• Clients and Servers. In general, all computers on the Internet can be categorized as two types: servers and clients. Computers that provide services, e.g. Web servers or FTP servers, to other computers, are servers, whereas computers that are used to connect to the services are called clients. When a user connects to Yahoo! at to read a webpage, Yahoo! provides a computer, or a cluster of large computers, to service the user’s request. This is how Yahoo! provides a server. The Internet user’s computer, on the other hand, does not provide services to any other Internet users. Therefore, it is a user computer, also known as a client. However, it is possible for a computer to be both a server and a client.

Style: practical issues

  • One of the things that you should pay attention to is that your writing is easy to follow.
  • Therefore, make your texts well-organized. Toward this end, pay attention to for example:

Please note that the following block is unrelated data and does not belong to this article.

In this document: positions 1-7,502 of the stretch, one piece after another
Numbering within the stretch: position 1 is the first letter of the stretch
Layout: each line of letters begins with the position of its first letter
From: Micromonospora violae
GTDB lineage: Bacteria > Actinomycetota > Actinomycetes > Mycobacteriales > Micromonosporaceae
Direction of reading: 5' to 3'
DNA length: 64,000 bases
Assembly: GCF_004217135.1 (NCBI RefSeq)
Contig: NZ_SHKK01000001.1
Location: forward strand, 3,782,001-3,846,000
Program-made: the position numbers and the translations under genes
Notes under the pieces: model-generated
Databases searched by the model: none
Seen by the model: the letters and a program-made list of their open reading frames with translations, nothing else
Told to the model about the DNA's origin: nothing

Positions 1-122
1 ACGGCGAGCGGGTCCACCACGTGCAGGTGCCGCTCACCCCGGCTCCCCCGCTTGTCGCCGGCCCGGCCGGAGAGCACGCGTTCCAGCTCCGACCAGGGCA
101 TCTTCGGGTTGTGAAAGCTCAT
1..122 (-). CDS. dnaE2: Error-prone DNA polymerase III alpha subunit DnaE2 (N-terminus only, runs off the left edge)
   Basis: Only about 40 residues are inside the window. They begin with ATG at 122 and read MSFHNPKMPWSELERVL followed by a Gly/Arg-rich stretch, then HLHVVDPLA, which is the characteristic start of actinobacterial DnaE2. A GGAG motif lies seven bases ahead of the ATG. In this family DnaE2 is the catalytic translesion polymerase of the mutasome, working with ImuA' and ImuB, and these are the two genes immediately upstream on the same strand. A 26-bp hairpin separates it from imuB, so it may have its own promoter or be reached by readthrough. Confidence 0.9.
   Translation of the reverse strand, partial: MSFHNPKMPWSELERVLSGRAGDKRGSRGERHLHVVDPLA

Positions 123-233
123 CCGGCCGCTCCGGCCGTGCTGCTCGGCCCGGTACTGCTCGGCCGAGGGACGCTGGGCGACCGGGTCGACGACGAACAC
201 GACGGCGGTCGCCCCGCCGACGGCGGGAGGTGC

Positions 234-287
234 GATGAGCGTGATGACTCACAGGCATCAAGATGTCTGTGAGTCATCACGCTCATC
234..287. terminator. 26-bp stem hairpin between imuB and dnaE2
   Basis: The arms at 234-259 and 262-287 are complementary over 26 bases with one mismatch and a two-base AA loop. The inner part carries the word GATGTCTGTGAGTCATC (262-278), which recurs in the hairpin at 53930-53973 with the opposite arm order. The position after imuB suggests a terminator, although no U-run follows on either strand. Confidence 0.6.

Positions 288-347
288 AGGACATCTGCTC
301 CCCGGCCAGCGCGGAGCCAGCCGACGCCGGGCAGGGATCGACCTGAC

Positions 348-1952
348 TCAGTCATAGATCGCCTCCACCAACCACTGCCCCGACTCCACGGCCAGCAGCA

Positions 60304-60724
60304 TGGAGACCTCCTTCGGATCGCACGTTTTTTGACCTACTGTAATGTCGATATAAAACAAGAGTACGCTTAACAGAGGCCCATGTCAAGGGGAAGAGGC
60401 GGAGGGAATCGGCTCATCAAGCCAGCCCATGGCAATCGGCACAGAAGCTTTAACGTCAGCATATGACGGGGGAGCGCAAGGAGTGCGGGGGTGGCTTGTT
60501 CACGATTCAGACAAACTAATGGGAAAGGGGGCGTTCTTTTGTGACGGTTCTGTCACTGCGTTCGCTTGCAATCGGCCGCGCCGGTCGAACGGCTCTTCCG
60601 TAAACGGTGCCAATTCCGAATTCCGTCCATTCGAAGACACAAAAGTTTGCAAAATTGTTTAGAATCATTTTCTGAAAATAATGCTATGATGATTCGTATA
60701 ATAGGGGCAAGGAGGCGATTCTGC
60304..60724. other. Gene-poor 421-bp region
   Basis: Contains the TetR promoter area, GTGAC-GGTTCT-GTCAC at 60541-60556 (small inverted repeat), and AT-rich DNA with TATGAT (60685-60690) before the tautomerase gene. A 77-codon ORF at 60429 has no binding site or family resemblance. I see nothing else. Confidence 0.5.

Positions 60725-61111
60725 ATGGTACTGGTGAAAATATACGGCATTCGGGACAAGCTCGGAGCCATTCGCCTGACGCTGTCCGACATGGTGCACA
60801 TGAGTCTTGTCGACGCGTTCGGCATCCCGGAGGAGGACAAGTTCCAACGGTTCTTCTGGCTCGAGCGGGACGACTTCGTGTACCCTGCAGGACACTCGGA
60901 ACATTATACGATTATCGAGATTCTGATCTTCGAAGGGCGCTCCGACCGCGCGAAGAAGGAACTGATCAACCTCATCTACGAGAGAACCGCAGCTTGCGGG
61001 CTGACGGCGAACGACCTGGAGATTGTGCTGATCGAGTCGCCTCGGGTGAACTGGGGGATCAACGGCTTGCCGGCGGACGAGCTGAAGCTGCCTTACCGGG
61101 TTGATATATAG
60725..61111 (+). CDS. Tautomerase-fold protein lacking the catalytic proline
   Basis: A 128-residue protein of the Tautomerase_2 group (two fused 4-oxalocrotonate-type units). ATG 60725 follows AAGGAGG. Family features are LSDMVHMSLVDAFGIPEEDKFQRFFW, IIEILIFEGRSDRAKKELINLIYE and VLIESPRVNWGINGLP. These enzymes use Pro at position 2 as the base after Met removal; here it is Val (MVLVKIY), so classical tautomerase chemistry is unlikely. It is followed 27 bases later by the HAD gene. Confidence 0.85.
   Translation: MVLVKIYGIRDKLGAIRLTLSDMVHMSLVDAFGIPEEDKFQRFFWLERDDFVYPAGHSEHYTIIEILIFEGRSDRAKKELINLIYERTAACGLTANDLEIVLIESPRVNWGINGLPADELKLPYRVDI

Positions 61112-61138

• dividing your text into sensible components (paragraphs subsections, main sections,).
    • paragraph structure
    • Cohesion and coherence at different levels (cohesion means that the language indicates the links between the various issues; coherence means that interrelated issues are presented logically)
    • economy of expression

Paragraphs (1)

  • What is a paragraph?
  • A paragraph is a collection of related sentences dealing with a single topic.
  • Effective paragraphs normally contain the following overlapping traits: Unity, Coherence, A Topic Sentence, and Adequate Development. Using and adapting them to your individual purposes will help you construct effective paragraphs.

Paragraphs (2)

  • 1. Unity:
  • The entire paragraph should concern itself with a single focus. If it begins with a one focus or major point of discussion, it should not end with another or wander within different ideas.

Paragraphs (3)

  • 2. Coherence:
  • Coherence is what makes the paragraph easily understandable to a reader. You can help create coherence in your paragraphs by creating logical bridges and verbal cohesive bridges.
    • logical bridges: The same idea of a topic is carried over from sentence to sentence
      • Successive sentences can be constructed in parallel form
    • verbal cohesive bridges: